These authors evaluated the effect of a healed prior rotator cuff repair (RCR) on outcomes and complications after primary TSA.
Thirty shoulders with a prior RCR were compared with 90 control patients without prior surgery at a mean follow-up of 43 months (range, 24-109 months). Groups demonstrated similar preoperative range of motion and patient-reported outcome measures.
Postoperatively, TSAs with a prior healed RCR demonstrated less forward flexion.
Complications were significantly more common in patients with a prior RCR (17% vs. 7%, P ..01). Postoperative rotator cuff tears were significantly more common in TSA with a healed prior RCR (13% vs. 1%, P . .014).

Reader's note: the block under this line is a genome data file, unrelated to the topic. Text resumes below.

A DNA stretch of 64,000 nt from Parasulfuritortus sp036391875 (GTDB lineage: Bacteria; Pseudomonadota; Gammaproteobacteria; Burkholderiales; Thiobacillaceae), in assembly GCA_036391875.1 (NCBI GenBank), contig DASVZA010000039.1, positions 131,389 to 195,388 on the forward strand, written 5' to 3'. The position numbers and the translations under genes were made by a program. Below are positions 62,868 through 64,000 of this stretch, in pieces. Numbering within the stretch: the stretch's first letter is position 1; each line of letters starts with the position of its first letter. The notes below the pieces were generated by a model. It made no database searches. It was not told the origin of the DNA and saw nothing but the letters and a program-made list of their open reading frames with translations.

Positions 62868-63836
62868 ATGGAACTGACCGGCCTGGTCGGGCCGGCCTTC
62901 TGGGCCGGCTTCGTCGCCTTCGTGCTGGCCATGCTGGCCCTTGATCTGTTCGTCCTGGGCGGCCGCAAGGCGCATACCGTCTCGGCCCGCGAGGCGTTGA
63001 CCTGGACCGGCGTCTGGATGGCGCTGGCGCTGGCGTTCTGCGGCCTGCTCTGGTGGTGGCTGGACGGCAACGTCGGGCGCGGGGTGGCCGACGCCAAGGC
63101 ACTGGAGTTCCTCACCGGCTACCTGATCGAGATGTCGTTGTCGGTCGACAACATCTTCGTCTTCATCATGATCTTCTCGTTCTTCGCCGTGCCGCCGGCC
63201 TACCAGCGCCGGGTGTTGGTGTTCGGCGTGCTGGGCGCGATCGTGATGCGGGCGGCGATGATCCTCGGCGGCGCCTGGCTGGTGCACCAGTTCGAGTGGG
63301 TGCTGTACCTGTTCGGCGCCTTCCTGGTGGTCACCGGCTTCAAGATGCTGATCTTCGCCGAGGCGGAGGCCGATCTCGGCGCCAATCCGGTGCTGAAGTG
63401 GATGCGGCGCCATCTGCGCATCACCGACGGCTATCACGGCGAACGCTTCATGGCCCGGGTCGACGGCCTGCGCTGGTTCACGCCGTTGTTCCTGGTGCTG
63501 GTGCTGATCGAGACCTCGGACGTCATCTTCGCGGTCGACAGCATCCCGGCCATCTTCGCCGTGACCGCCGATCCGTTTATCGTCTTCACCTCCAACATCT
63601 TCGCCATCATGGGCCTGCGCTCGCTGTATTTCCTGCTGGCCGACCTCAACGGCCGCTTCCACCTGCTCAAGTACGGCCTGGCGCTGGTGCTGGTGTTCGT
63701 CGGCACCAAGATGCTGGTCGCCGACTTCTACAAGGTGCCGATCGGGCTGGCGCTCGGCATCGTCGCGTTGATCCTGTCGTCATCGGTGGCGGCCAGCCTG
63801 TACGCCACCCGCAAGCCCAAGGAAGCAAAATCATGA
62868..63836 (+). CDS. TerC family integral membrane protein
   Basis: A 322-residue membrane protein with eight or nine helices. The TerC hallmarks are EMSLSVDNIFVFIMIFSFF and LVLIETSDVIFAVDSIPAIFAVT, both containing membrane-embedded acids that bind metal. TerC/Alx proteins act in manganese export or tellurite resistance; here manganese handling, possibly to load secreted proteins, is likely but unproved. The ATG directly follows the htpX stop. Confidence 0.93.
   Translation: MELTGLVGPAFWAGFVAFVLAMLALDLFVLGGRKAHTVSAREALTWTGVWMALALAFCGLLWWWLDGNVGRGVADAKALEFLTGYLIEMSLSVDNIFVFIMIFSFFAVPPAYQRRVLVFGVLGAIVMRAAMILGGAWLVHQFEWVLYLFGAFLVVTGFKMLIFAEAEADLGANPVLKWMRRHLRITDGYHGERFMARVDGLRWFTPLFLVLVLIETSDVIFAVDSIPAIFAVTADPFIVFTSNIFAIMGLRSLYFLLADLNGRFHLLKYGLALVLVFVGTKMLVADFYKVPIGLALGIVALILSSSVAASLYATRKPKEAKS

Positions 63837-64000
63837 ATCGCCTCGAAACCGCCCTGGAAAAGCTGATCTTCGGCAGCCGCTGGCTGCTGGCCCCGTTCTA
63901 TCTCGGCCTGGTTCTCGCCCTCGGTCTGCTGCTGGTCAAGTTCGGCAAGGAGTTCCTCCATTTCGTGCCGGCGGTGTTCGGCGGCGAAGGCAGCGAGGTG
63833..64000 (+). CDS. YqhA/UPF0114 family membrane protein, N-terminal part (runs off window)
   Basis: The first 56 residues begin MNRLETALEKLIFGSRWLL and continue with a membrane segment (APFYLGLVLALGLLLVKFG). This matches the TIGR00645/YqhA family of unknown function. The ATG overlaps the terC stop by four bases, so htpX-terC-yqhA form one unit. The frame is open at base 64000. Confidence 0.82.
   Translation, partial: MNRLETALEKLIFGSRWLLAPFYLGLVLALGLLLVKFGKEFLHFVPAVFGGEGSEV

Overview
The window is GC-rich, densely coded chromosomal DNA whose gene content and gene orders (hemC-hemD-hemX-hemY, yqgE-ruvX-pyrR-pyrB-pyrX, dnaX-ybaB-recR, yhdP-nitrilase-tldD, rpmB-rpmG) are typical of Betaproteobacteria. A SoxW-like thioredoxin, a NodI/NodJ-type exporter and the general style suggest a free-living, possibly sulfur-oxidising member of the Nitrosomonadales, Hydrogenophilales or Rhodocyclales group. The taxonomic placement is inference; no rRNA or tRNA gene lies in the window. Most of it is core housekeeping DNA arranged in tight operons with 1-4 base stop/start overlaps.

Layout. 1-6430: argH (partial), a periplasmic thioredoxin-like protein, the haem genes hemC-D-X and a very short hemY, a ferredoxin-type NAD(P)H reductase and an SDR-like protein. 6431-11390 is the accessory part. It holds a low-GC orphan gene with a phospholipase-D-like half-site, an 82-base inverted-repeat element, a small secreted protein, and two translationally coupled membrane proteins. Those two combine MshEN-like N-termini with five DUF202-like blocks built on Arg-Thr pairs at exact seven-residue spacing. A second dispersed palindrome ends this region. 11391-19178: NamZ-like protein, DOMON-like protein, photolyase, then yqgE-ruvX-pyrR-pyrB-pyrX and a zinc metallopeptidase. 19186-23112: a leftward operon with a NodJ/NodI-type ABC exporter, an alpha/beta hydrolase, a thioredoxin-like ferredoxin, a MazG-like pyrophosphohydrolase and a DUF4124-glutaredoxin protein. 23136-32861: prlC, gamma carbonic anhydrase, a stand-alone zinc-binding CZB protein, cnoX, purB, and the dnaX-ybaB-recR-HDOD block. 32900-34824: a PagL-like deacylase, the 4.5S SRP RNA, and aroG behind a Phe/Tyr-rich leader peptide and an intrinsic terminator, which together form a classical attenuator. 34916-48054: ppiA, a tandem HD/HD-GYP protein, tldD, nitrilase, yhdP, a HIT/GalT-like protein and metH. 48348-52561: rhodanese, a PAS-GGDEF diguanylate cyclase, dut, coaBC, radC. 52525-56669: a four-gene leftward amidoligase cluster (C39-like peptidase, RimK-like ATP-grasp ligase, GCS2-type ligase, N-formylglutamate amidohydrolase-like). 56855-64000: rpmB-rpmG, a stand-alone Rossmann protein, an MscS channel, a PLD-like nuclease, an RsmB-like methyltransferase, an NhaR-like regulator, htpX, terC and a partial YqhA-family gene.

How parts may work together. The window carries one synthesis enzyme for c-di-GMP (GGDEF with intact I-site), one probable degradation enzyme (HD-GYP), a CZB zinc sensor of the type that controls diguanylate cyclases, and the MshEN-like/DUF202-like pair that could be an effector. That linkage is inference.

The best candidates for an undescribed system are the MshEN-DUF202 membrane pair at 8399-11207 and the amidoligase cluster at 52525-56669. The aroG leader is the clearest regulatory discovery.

Comment: This study suggests that a "healed" rotator cuff repair is not of the same durability as a rotator cuff that had not needed a prior repair. In other words, RCR, even if successful, does not make the cuff "as good as new".
It is interesting that even though the shoulders with prior RCR were at least as good preoperatively as those not having had prior RCR
The clinical outcomes were not as good
This is "news we can use": patients with prior RCR need to understand the risk of recurrent cuff tear and may wish to scale back on the vigor with which they use their shoulder arthroplasty.
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